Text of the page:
A doctor in California treating MS as an infection.

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A doctor in California treating MS as an infection.

Postby SarahLonglands » Mon Nov 15, 2004 9:14 am

Copied this from the Antibiotics forum in case someone who might be interested misses it!
For anyone in the US who is of a mind to try treating their MS an an infection, a Stanford trained rheumatologist in Sacramento is willing to treat you, if you can make the trip to Sacramento and are willing to sign an informed consent form. He needs to see you at first, for obvious reasons, but thereafter can continue consultations by phone. Email me if you would like me to put you in touch with him.

Sarah :wink:

(edit: Help, I'm not sure about now being a Family Elder, makes me sound ancient!)

(second edit!) - Here is the doctor's name and email address, because I don't think my personal messages are going out:

Michael Powell MD ...........


Third edit because I know now that they are and I don't like putting other people's emails in a public place, even if disguised.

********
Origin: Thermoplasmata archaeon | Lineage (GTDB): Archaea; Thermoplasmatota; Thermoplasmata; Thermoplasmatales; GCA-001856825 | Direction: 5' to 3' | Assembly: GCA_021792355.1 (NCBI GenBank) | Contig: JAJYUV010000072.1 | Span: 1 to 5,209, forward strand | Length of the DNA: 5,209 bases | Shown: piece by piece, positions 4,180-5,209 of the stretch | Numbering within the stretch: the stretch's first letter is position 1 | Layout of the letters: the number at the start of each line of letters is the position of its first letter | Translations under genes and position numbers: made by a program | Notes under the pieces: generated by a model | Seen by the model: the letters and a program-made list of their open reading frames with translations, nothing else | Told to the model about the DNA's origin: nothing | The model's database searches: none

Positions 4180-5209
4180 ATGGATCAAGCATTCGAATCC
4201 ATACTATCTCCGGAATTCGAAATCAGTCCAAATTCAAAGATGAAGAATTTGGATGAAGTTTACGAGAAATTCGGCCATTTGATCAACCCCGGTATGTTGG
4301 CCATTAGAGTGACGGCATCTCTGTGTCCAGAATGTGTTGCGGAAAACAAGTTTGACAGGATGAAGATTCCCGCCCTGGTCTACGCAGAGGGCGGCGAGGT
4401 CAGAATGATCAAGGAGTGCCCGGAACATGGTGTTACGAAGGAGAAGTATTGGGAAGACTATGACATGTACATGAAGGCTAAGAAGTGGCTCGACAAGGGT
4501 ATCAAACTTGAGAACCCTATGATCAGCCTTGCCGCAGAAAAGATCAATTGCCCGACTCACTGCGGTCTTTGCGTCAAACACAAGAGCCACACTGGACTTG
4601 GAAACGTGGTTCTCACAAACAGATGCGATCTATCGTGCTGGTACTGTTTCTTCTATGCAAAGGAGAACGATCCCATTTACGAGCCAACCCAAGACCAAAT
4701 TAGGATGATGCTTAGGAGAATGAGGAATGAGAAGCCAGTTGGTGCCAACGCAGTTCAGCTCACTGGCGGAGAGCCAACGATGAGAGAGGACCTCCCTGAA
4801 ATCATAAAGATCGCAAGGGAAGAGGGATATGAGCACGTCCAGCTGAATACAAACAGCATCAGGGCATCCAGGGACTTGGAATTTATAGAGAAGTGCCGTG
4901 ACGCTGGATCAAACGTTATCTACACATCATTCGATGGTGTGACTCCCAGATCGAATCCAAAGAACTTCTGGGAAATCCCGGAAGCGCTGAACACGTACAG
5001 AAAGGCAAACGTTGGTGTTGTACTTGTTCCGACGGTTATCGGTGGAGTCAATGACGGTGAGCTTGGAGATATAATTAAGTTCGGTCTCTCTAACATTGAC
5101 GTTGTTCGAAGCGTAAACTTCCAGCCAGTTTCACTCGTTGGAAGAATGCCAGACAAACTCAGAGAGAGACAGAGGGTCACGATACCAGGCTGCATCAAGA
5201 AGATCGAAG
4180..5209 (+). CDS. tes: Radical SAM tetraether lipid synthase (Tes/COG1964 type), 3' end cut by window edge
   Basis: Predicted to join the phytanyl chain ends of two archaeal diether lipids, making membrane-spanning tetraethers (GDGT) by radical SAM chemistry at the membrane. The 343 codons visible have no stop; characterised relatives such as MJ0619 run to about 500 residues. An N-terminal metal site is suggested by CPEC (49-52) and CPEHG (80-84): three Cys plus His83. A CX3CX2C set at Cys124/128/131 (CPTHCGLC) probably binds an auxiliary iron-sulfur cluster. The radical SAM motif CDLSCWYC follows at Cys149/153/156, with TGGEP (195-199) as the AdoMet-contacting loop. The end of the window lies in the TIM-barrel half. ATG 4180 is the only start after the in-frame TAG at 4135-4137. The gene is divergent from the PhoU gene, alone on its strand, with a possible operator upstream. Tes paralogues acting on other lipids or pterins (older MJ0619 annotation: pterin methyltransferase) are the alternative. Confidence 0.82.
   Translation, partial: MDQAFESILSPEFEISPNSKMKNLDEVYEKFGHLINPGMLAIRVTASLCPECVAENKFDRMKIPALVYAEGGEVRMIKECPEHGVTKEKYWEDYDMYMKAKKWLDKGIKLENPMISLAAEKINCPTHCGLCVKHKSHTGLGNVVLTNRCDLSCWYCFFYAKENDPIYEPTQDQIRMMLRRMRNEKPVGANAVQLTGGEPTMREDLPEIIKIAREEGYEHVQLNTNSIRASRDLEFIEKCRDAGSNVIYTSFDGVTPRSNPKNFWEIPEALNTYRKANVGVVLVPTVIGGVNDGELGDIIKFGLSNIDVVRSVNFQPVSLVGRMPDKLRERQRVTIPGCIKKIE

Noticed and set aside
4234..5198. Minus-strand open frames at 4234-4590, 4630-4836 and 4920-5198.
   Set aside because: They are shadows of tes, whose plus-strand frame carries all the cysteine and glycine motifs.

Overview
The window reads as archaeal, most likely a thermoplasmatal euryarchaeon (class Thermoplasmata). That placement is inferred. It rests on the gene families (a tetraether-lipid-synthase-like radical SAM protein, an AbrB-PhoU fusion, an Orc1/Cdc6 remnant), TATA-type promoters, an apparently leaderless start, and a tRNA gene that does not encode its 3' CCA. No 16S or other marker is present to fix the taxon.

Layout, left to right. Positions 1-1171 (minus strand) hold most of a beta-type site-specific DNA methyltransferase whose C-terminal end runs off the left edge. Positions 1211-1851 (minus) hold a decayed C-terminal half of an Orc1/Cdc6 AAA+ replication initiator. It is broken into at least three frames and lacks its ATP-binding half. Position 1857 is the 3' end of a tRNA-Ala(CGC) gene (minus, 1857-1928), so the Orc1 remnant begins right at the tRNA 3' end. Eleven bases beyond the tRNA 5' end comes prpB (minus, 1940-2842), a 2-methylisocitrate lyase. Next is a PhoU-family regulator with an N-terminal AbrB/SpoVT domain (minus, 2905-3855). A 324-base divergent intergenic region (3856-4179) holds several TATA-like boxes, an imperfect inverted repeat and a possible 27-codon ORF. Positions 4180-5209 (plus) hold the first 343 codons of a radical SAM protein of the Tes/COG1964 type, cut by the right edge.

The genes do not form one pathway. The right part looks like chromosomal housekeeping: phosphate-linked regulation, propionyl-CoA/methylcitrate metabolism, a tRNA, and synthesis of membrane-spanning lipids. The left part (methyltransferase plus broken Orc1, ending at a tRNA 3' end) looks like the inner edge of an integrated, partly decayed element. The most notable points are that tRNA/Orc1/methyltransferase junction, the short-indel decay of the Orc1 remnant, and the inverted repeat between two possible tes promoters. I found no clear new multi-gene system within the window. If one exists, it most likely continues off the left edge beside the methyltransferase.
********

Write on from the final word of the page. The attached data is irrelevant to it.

Last edited by SarahLonglands on Thu Nov 18, 2004 7:17 am, edited 5 times in total.
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Postby OddDuck » Mon Nov 15, 2004 9:24 am

Hey, Sarah!

OT for just a second. Think of it in the alternative way, to-wit: :wink: hehehe..........couldn't resist.

"Elder: Superior to another or others, as in rank.

Usage Note: The adjective elder is not a synonym for elderly. In comparisons between two persons, elder means “older” but not necessarily “old”: My elder sister is sixteen; my younger, twelve. (Eldest is used when three or more persons are compared: He is the eldest of four brothers.) In other contexts elder does denote relatively advanced age but with the added component of respect for a person's achievement, as in an elder statesman. If age alone is to be expressed, one should use older or elderly rather than elder: A survey of older Americans; an elderly waiter. ·Unlike elder and its related forms, the adjectives old, older, and oldest are applied to things as well as to persons."

EDIT: I copied this off of some online dictionary or another. LOL

SECOND EDIT: Oh, yea (LOL I ALWAYS do that!), here's where I got it from. Better give credit where credit is due. (I think I like this dictionary! :wink: :

Source: The American Heritage® Dictionary of the English Language, Fourth Edition
Copyright © 2000 by Houghton Mifflin Company.
Published by Houghton Mifflin Company. All rights reserved.
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Postby SarahLonglands » Mon Nov 15, 2004 9:35 am

:wink: :) :) :) :) :wink:
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